It was like there was no real consequence to remaining in my addiction, as long as I cried and looked like I didn’t like it.

But I did.

I loved it: Every lustful moment in the toilet, every fantasy fired up by sensual Instagram posts, every filthy thought – I revelled in all of it. I knew the sinfulness of my addiction, but I didn’t really believe it. I was deluded, a man who thought nothing of eternity and only of the momentary high that came each night I gave in to my lust.

The struggle against pornography is often portrayed as a noble war, as if we’re righteous creatures born into a broken world, battling the forces of lust that seek to ruin us.

But we are not righteous creatures. We are dead creatures (Ephesians 2:1). We don’t just sin – we love to sin. We delight in it. We take pleasure in it. By ourselves we are so far from righteousness.

When God shook me out of my stupor, I finally saw how great my sin was – but I also had my eyes opened to the vastness of His grace.

The struggle against pornography is not a mere struggle to stop loving porn: It is a struggle to love Christ – and love Him more than anything else. So my problem wasn’t that I loved pornography – my problem was that I didn’t love Christ.

How then can a dead man love Christ? He can when he is brought to life.

My problem wasn’t that I loved pornography – my problem was that I didn’t love Christ.

And that was exactly what God did for me. In the quiet moment of a ministry retreat’s worship session, I read Ephesians 2 and became utterly convicted of my sin and sinful nature.

“And you were dead in the trespasses and sins in which you once walked, following the course of this world, following the prince of the power of the air, the spirit that is now at work in the sons of disobedience—among whom we all once lived in the passions of our flesh, carrying out the desires of the body and the mind, and were by nature children of wrath, like the rest of mankind. But God, being rich in mercy, because of the great love with which he loved us, even when we were dead in our trespasses, made us alive together with Christ—by grace you have been saved …” (Ephesians 2:1-5)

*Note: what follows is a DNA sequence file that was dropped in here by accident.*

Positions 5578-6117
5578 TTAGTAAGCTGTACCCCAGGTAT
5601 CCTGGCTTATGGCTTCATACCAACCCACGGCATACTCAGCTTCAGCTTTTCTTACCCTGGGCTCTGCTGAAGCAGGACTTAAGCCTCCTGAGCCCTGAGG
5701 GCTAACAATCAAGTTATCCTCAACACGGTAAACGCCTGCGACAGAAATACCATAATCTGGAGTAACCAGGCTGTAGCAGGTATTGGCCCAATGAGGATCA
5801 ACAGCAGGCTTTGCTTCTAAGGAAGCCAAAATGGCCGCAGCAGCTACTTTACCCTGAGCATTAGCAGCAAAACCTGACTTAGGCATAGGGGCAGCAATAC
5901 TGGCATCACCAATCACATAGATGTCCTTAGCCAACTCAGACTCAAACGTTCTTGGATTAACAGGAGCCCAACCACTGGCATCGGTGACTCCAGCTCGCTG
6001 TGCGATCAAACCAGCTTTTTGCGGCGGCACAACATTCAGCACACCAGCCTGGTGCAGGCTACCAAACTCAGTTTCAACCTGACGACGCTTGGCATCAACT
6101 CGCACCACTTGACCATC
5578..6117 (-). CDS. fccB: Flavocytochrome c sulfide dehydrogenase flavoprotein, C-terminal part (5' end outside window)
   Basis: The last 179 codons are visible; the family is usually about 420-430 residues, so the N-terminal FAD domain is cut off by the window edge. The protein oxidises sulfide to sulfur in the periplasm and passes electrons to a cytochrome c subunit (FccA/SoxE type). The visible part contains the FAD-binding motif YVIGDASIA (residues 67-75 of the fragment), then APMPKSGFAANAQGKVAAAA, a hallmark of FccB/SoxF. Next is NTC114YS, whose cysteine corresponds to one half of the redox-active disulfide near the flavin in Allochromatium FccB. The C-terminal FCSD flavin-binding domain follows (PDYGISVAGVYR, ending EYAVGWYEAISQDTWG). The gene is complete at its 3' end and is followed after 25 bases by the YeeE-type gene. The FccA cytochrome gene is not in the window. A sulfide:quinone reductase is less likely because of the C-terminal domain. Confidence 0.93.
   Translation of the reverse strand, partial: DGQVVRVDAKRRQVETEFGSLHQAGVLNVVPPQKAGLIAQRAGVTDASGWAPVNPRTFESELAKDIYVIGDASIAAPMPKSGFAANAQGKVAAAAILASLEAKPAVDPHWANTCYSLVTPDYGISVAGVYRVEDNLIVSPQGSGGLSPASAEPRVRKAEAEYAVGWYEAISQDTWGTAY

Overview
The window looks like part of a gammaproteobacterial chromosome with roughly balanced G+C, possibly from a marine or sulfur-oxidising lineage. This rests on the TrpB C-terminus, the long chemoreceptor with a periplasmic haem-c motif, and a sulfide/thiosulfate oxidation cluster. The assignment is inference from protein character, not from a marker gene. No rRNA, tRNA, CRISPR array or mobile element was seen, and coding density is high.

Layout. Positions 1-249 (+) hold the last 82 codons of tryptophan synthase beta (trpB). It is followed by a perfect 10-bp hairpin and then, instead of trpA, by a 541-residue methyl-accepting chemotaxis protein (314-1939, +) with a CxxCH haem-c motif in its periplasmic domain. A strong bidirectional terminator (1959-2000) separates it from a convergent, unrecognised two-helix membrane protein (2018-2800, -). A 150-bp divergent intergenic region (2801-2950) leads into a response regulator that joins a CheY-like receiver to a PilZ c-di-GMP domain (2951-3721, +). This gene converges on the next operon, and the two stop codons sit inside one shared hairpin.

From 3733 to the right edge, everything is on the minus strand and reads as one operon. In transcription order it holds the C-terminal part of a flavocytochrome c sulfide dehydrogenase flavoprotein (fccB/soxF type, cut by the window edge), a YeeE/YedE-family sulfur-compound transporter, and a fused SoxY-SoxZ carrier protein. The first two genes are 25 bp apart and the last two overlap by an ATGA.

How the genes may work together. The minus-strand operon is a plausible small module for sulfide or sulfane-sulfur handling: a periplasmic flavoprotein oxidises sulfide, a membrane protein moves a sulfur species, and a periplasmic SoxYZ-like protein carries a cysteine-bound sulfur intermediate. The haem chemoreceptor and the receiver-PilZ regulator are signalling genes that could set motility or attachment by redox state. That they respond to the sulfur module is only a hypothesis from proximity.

There and then, I repented, and asked God to bring me back to life.

And He did. He called me back to life.

That’s the power of the Holy Spirit. As the words of Ephesians 2 filled my mind, He began to convict my heart of my very real state of sin, that I was indeed dead in my trespasses and sins, carrying out the desires of my body and my mind, just like the rest of mankind.

But the same Spirit who convicted me of my sin also revealed to me so mercifully and lovingly that God, because of the great love with which He had for me, was calling me out of death in my sin to a redeemed life with Jesus Christ. It is by grace I have been saved.

There are so many of us – men and women – who struggle with an addiction to pornography. I still struggle with it. Porn is undeniably pleasurable. Speaking from experience, it is one of the strongest and most addictive pleasures I’ve ever come across.

But I can also speak from experience, that the cross of Christ brings a permanent joy and satisfaction that pornography can’t even touch. How blind I was! And how blind I still can be!

God gifted us priceless pleasure and fullest joy in His Son – yet we reject Him for worthless things. Father, forgive us!

A dead man can only love Christ when he is brought to life.

The cross of Christ brings a permanent joy and satisfaction that pornography can’t even touch.

You may seek love in pornography, relationships or achievements – after all, we were designed to receive love. But there is a better way.

It is the love that God gives to us. It’s the same love that caused Him to send His only Son into the world, so that we who were doomed to die might live through Him. All this while we did not yet love Him. Our Father loved us, and sent his Son to pay our debts (1 John 4).

I pray that God brings you back to life and opens your eyes, that His Son is no longer just words on a page to you, but the very real and tangible pleasure that surpasses all other pleasures.

A heart full of Christ has neither need nor want of porn. Help us to want and need you God – bring us back to life!

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What if my family makes for an unhappy CNY?

by | 9 February 2018, 6:05 PM

Happy Chinese New Year! … Or is it?

Speaking to a number of people recently, I’ve realised that the festivities can be a difficult time for some. Not all’s well at family reunions, it increasingly appears to be.

Are you one of them? Are the relationships in your family breaking down faster than traditions can keep them together?